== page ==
• A currency specialist: Someone with the currency market knowledge needed to shield your budget from currency risk: unpredictable gains or losses due to changes in the value of one currency in relation to another.

4. Research the rules and regulations

Don’t be daunted by the rules and regulations associated with buying land in another country. Augment your team of experts with your own research and knowledge of the planning protocols in the countries you’re considering.

To give you a head start, here’s an overview of some key considerations in the two most popular destinations with overseas property hunters:


Land in Spain has five general classifications in terms of planning:

  • Suelo urbano (urban land): Land that’s generally within cities or close to towns and villages, and is clearly marked on the local plan (plan general de ordenación urbana) – which is available to view from the town hall. Suelo urbano land typically has all the services established.
  • Suelo urbanizable: Land that’s in the process of being re-zoned so it can be sold and legally developed.
  • Suelo urbanizado: Land for sale which is fully urbanised, meaning all the services are already established – such as roads surfacing, pavements, street lighting, drainage, mains water, mains electricity, and telephone landline.
  • Suelo rustico: Rustic land is governed by both national law and the laws of the autonomous regions – and belongs to the jurisdiction of a local town hall. Obtaining permission to build on this type of land is often difficult.
  • Protegido: Development on heavily protected (protegido) land requires authority from several bodies, such as environmental protection and road authorities, in addition to the local government.


Estate agents (agents immobiliers) will identify whether plots of land for sale in France come with permission to build (certificat d’urbanisme). The certificate is essentially an ‘in principle’ planning consent – not explicit planning permission for a project – for which specific approval must be sought. It will identify if there’s a right to build on the land and under what conditions.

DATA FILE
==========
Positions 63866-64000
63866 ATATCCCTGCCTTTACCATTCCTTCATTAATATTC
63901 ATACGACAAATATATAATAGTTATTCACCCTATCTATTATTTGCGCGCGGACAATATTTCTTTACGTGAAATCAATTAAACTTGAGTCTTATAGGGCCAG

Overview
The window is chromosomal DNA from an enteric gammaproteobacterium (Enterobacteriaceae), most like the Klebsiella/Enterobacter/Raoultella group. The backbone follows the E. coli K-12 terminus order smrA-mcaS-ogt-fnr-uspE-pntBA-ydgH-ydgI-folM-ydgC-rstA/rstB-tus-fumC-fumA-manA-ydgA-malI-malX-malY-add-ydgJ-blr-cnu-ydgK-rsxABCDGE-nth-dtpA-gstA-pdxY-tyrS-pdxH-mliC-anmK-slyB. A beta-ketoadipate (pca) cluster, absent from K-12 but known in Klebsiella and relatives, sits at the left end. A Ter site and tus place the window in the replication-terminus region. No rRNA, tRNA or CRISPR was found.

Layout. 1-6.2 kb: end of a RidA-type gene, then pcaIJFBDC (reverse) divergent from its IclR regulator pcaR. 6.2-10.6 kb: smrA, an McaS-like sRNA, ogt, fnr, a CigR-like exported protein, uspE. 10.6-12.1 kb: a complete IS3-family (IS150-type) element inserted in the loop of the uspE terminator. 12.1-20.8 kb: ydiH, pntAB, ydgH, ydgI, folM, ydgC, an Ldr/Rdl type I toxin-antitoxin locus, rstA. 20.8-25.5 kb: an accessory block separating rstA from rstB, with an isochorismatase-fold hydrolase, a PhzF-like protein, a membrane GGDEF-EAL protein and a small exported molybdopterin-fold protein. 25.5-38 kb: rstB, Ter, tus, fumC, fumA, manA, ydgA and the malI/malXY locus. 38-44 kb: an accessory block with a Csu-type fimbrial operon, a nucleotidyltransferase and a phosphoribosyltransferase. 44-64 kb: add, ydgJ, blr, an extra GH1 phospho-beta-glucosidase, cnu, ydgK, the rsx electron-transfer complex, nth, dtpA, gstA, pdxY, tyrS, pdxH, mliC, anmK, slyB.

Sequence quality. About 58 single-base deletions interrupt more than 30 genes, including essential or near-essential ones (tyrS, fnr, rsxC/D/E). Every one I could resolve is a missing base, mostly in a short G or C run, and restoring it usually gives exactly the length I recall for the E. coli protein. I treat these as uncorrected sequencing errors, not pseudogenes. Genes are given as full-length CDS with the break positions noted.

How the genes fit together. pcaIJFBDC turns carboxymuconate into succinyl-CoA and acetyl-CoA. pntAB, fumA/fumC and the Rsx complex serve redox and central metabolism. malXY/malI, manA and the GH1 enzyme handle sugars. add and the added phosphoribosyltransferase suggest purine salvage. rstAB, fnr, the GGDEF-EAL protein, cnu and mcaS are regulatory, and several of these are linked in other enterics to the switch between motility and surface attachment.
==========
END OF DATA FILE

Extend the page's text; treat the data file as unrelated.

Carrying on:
Before starting any construction work, you must submit a planning application (demande de permis de construire) and a works declaration application (demande de déclaration préalable).

5. Choosing a currency specialist

Choosing a currency specialist is equally as important as selecting an estate agent that can find you a plot of land and a lawyer that can ensure your purchase is legally watertight.

Exchange rate fluctuations have the potential to make your plot of land more expensive during the protracted buying process. A currency specialist will work with you to prevent these market movements from causing the cost of your land to disappear out of reach between agreeing on a price and paying. For example, they can help you lock in a current rate for future payments using a forward contract – securing the price of your dream home when the time comes to pay.

To shield your land buying budget from currency risk throughout the land buying process, click here to compare providers.

Tom Vicary